“Today Bobby and I were asked to survey a potential trail that winds through an area reforested in 2011-12 with the help of Petrobras. We were amazed to see such a dramatic amount of growth for such a short amount of time, as well as the diversity of tree species used to jumpstart this section of forest which was once open pasture. Most of the trees were well above our heads!
It was a hot and sunny day, which can effect bird activity, but we still managed to count over 40 bird species using the area already! It will be exciting to see how species composition changes as the forest progresses.
On August 24th, Regua hosted the Inaugural RPPN(*) or “Reserva Particular do Patrimônio Natural” Scientific Seminar in Rio de Janeiro state.
INEA – Rio de Janeiro State Environmental Agency – encourages land owners to create their own private reserves which are officially recognized by the state government. RPPN status allows no direct use of the land but allows activities such as environmental education, sustainable tourism and scientific research to be carried out. Much of REGUA’s land has been granted RPPN status and three new areas were finalised last August.
There were over 100 participants attending the event that started in the morning and continued until the evening.
Studies on forest ecology, flora and fauna inventories were presented to a very interested audience.
Land owners, university professors, undergraduates, post graduates, state and municipal authorities enjoyed this seminar which enriched everyone´s knowledge on the Atlantic Forest.
*The nearest English translation would be Private Natural Heritage Reserve
Andrew Proudfoot, REGUA Volunteer, reports on research work at REGUA.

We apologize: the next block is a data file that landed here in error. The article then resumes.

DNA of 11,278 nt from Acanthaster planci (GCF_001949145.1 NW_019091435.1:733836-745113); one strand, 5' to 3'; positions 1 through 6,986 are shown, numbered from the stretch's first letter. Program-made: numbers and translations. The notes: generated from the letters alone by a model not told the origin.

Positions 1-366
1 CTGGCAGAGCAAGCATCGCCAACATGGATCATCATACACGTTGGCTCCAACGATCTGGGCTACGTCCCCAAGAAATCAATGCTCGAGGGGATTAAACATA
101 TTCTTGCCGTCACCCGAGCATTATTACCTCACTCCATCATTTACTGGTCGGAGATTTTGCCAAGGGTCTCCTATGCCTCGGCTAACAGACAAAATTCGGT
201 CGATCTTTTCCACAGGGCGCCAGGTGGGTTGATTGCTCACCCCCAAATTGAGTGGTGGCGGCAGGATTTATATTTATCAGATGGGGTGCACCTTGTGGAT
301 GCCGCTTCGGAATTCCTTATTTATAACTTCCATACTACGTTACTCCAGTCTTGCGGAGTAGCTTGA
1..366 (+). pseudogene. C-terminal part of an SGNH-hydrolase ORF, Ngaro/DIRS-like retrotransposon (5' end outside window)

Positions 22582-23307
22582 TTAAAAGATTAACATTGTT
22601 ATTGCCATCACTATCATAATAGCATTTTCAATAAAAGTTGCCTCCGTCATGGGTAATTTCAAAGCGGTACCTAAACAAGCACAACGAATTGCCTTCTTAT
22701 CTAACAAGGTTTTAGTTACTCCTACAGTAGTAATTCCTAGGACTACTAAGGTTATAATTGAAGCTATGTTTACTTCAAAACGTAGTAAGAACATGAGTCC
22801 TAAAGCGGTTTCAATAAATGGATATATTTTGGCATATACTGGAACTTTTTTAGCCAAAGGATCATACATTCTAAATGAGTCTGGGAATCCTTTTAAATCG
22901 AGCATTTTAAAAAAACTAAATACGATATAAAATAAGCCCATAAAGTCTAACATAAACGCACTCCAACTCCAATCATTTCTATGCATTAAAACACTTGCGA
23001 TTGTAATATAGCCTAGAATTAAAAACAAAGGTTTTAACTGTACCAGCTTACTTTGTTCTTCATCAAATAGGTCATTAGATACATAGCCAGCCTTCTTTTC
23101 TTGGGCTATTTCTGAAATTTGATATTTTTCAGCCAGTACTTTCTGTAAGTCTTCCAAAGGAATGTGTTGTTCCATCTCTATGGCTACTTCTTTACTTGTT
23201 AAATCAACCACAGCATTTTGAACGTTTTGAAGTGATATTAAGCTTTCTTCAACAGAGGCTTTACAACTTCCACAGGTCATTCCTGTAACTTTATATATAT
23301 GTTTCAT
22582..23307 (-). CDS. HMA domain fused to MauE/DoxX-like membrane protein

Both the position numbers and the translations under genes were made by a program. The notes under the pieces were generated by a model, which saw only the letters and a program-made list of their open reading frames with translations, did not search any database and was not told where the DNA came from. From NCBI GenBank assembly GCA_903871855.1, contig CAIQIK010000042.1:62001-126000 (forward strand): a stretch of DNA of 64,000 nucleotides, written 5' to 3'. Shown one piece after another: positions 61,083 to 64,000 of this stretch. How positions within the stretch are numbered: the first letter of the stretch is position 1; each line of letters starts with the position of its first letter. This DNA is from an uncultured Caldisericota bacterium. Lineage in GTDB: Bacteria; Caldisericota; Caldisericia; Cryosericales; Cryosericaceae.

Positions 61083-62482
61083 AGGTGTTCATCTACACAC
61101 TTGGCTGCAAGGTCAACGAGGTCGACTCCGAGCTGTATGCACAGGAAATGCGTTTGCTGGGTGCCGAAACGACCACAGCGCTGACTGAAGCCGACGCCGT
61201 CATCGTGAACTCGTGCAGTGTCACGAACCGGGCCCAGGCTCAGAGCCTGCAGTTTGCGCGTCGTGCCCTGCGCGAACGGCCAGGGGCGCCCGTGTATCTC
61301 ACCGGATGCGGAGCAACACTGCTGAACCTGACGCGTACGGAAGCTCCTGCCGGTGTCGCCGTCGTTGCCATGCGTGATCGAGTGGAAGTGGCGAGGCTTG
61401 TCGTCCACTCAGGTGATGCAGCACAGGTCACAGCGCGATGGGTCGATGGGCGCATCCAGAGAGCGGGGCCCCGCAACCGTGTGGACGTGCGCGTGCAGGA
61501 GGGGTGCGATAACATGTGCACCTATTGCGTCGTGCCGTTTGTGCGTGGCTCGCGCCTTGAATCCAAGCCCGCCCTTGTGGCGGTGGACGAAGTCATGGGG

“The two men in the middle drop in onCaio Missagia (right) who, helped by his friend Juan, is working towards a doctoral thesis on the intricate relationship between Heliconiaspathocircinata, three Hummingbirds (Violet-capped Woodnymph, Reddish Hermit and Saw-billed Hermit) and a Hoverfly (Syrphidae) and Soldierfly (Stratiomyidae) species.
Who benefits, who loses and by how much? Heliconia needs pollination visits from the hummingbird and could provide a plentiful nectar reward. Larvae of the two fly species are kleptoparasites, gorging on the sugary tissues deep within the protected bracts of the plant’s familiar boat-shaped flowers. If only those paired bracts were more open, marauding ants might rid the flower of its freeloading flies.
The Amazonian species has no hiding place for Diptera larvae and perhaps it has no trouble supplying its pollinators with nectar. Natural selection could have driven the development of a less enclosed host plant flower. As the Heliconia provides less resource for the hummingbirds, what is the impact on pollinator behaviour and fitness? Fewer birds are recorded visiting infected flowers.
As yet, Caio has no clear answers to these important questions and whether or not Heliconia spathocircinata might be pushed to control these unwelcome freeloaders? An unfolding story; at REGUA we await the next instalment with excitement!”
Michael Patrikeev has been working on the identification of species he found at REGUA during his stay and has more news for us.
“I have identified another species for the reserve this time it is a giant black-blue spider-hunting wasp, which has very likely been seen when it was busily looking for its prey in the forest understorey. The size is impressive, 50-55 mm, and its sting is very painful, apparently scoring 4.0 on the Schmidt sting pain index, next to the bullet-ant (4.0+).
The species is Pepsis inclyta Lepeletier, 1845. It is “commonest in southern Brazil to central Argentina, but ranges over most of South America” (Vardy 2005).